February 8, 2007
We briefly discussed the problem of generalizing the proof of unsolvability of Hilbert’s tenth problem to other (recursive) rings. (For a technical and thorough discussion of this topic, see
We proved a version of the first incompleteness theorem as a consequence of the unsolvability of the tenth problem: If is any recursive set of axioms strong enough to prove a very weak fragment of arithmetic (the addition and multiplication tables for suffice) then either is not true of , or else is incomplete. The reason is that if is true of , then the set of consequences of is an undecidable r.e. set (by the unsolvability of the tenth problem), but the set of consequences of a complete theory is decidable.
- The incompleteness theorems, by C. Smorynski. In Handbook of mathematical logic, J. Barwise, ed., North-Holland (1977), 821-865.
- Models of Peano Arithmetic, by R. Kaye. Claredon Press (1991).
- Aspects of incompleteness, by P. Lindström. Springer (1997).
- On formally undecidable sentences of Principia Mathematica and related systems (German: Über formal unentscheidbare Sätze der Principia Mathematica und verwandter Systeme. I.), by K. Gödel. Monatshefte für Mathematik und Physik 38 (1931), 173-198. Reprinted in several places. See for example Collected Works, vol. I, K. Gödel. Oxford University Press (2001).
February 8, 2007
We completed the proof of the undecidability of Hilbert’s tenth problem, and discussed some of its consequences, tying up with the general theory of the degrees and leading directly into the second part of this topic: The incompleteness theorems.
February 1, 2007
We showed that is Diophantine. This implies that the prime numbers are Diophantine. Therefore, there is a polynomial in several variables with integer coefficients whose range, when intersected with the natural numbers, coincides with the set of primes. Amusingly, no nonconstant polynomial with integer coefficients can only take prime values.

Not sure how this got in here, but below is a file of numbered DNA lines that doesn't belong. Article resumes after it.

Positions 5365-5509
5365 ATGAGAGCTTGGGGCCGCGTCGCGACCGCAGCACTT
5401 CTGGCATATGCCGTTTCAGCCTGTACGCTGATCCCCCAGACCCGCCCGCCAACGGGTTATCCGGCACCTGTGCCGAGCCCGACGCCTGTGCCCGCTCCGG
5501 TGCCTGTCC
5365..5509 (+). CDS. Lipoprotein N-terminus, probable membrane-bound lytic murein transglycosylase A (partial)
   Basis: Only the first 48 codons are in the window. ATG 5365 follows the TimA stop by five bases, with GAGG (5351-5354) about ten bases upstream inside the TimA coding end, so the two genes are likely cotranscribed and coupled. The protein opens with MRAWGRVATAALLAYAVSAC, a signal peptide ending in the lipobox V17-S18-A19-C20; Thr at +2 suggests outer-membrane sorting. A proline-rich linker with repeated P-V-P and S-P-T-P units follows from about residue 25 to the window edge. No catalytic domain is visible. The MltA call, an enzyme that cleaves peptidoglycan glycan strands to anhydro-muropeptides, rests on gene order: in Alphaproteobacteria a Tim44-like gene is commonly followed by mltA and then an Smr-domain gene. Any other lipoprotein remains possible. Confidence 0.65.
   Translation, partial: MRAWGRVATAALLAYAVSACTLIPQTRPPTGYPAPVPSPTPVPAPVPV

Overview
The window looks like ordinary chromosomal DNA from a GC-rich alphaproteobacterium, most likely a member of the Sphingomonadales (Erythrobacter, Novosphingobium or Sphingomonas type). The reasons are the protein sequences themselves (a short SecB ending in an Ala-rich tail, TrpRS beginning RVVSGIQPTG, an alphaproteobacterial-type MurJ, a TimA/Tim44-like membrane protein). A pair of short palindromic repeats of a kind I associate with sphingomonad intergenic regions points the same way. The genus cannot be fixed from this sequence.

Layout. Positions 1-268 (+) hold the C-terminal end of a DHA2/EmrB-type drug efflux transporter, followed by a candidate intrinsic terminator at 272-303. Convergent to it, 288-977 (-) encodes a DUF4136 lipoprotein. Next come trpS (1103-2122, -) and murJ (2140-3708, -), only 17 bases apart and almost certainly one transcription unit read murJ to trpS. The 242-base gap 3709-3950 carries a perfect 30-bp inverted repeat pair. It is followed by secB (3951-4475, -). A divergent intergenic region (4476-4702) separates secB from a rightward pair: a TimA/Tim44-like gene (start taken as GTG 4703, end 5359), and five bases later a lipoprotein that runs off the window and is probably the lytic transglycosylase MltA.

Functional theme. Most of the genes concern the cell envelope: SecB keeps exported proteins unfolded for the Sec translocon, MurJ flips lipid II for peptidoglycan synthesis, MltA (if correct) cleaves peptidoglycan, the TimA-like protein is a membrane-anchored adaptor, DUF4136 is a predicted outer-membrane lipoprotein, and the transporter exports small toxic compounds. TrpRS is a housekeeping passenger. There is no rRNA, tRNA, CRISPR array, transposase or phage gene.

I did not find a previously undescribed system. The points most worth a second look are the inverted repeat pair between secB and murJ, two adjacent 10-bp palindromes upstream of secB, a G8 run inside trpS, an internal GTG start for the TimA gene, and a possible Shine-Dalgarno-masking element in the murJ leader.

We proved the bounded quantifier lemma, the last technical component of the proof of the undecidability of Hilbert’s tenth problem. It implies that the class of relations definable by a formula in the structure coincides with the class of relations (i.e., the Diophantine ones).
To complete the proof of the undecidability of the tenth problem, we will show that any c.e. relation is Diophantine. For this, recall that a set is c.e. iff it is the domain of a Turing machine. We proceeded to code the behavior of Turing machines by means of a Diophantic representation. This involves coding configurations of Turing machines and it remains to show how to code the way one configuration changes into another one.
January 30, 2007
We concluded the proof that Matiyasevich sequences are Diophantine. This involved a delicate analysis of congruences satisfied by terms of these sequences.
It follows that exponentiation is Diophantine. Using exponentiation, we can now proceed to code finite sequences, the key idea behind both the proof of undecidability of the tenth problem and of the incompleteness theorems.
January 25, 2007
The core of the proof of the undecidability of the tenth problem is the proof that exponentiation is Diophantine. We reduced this to proving that certain sequences given by second-order recurrence equations are Diophantine. These are the Matiyasevich sequences: For ,
for all .
We began the proof that they are Diophantine by analyzing some of the algebraic identities their terms satisfy.
- Unsolvable problems, by M. Davis. In Handbook of mathematical logic, J. Barwise, ed., North-Holland (1977), 567-594.
January 23, 2007
We reviewed the statements of the first, second and tenth problems of the list presented by Hilbert during the International Congress in 1900. The tenth problem (undecidability of Diophantine equations) will be our immediate focus. The goal is to show that any r.e. set is Diophantine. The undecidability of the halting problem will give the result. Then we will use this characterization as part of the proof of the incompleteness theorems.
Diophantine sets are closed under conjunction and disjunction. `Easy’ number theoretic relations and functions (e.g., being divisible by, the least common multiple) are Diophantine.